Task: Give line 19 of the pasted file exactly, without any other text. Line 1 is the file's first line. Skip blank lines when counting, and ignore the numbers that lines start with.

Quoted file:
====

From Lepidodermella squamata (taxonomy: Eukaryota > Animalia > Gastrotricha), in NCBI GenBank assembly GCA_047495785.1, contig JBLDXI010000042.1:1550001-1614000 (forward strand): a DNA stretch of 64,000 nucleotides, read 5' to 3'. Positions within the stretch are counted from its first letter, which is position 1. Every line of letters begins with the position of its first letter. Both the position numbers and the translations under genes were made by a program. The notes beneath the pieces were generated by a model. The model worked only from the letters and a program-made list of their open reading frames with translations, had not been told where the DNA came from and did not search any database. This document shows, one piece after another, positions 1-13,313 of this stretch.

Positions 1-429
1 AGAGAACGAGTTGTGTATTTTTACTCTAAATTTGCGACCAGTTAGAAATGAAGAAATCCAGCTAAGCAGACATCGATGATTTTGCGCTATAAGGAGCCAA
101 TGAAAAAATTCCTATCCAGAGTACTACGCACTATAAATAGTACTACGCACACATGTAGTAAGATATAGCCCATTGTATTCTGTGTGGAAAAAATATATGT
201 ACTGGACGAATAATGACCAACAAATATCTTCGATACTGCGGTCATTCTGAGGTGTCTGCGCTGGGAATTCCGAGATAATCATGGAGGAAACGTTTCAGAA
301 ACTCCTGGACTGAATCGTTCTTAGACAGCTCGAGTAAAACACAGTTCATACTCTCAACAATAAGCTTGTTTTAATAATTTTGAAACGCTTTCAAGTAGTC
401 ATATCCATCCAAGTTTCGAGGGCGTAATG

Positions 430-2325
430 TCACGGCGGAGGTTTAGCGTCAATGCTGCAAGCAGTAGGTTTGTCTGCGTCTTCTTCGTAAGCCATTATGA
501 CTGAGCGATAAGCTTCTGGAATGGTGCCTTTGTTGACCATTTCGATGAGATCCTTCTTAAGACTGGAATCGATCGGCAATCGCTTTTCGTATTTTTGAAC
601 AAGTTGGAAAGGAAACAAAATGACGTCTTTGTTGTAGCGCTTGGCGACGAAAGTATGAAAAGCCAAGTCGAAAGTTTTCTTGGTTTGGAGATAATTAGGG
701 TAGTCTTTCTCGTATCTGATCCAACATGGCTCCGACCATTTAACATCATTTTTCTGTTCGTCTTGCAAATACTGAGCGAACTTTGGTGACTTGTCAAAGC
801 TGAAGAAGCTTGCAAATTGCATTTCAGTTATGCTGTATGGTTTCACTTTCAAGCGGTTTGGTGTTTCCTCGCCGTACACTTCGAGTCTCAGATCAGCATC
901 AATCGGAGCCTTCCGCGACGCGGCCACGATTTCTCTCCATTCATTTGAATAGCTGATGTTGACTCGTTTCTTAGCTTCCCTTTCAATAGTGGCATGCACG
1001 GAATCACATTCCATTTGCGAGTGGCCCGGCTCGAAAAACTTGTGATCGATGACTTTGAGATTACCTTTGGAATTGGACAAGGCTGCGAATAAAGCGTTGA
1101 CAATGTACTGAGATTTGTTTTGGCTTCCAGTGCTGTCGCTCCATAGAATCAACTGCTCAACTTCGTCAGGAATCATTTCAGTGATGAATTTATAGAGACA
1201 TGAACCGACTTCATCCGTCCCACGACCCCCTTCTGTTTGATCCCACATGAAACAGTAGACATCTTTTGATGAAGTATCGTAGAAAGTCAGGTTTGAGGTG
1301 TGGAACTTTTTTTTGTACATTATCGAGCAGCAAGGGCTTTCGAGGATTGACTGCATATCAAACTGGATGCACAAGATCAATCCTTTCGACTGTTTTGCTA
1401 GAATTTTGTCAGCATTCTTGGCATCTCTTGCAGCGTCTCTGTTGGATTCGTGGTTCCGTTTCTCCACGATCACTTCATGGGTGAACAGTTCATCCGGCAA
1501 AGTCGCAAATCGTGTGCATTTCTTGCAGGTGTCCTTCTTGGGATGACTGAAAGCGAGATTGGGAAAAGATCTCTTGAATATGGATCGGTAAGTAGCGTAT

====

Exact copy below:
1401 GAATTTTGTCAGCATTCTTGGCATCTCTTGCAGCGTCTCTGTTGGATTCGTGGTTCCGTTTCTCCACGATCACTTCATGGGTGAACAGTTCATCCGGCAA